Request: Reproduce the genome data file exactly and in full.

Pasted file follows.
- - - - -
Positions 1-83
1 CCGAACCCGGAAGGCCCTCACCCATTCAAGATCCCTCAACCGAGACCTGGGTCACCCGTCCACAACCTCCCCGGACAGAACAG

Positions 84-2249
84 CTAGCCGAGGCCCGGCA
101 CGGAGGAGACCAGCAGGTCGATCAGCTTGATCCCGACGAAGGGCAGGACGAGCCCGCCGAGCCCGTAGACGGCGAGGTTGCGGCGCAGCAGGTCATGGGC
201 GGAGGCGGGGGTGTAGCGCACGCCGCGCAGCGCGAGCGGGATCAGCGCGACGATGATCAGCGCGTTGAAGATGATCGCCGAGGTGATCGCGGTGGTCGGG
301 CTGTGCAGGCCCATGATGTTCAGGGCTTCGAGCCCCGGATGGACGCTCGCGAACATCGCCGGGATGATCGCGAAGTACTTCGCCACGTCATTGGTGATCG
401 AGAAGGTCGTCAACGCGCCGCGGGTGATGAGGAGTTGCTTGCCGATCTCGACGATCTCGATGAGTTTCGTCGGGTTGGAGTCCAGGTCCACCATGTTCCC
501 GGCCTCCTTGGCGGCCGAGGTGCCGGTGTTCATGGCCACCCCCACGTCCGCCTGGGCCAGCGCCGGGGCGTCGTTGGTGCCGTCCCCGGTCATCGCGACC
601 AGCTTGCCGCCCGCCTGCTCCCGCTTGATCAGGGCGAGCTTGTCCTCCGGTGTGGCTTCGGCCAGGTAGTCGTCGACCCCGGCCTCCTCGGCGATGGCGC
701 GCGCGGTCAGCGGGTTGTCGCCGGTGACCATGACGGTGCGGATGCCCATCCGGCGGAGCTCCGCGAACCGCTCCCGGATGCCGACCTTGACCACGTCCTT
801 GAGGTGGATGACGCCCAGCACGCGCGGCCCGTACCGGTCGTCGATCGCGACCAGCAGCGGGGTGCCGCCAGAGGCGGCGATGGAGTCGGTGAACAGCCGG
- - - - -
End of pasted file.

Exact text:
Positions 1-83
1 CCGAACCCGGAAGGCCCTCACCCATTCAAGATCCCTCAACCGAGACCTGGGTCACCCGTCCACAACCTCCCCGGACAGAACAG

Positions 84-2249
84 CTAGCCGAGGCCCGGCA
101 CGGAGGAGACCAGCAGGTCGATCAGCTTGATCCCGACGAAGGGCAGGACGAGCCCGCCGAGCCCGTAGACGGCGAGGTTGCGGCGCAGCAGGTCATGGGC
201 GGAGGCGGGGGTGTAGCGCACGCCGCGCAGCGCGAGCGGGATCAGCGCGACGATGATCAGCGCGTTGAAGATGATCGCCGAGGTGATCGCGGTGGTCGGG
301 CTGTGCAGGCCCATGATGTTCAGGGCTTCGAGCCCCGGATGGACGCTCGCGAACATCGCCGGGATGATCGCGAAGTACTTCGCCACGTCATTGGTGATCG
401 AGAAGGTCGTCAACGCGCCGCGGGTGATGAGGAGTTGCTTGCCGATCTCGACGATCTCGATGAGTTTCGTCGGGTTGGAGTCCAGGTCCACCATGTTCCC
501 GGCCTCCTTGGCGGCCGAGGTGCCGGTGTTCATGGCCACCCCCACGTCCGCCTGGGCCAGCGCCGGGGCGTCGTTGGTGCCGTCCCCGGTCATCGCGACC
601 AGCTTGCCGCCCGCCTGCTCCCGCTTGATCAGGGCGAGCTTGTCCTCCGGTGTGGCTTCGGCCAGGTAGTCGTCGACCCCGGCCTCCTCGGCGATGGCGC
701 GCGCGGTCAGCGGGTTGTCGCCGGTGACCATGACGGTGCGGATGCCCATCCGGCGGAGCTCCGCGAACCGCTCCCGGATGCCGACCTTGACCACGTCCTT
801 GAGGTGGATGACGCCCAGCACGCGCGGCCCGTACCGGTCGTCGATCGCGACCAGCAGCGGGGTGCCGCCAGAGGCGGCGATGGAGTCGGTGAACAGCCGG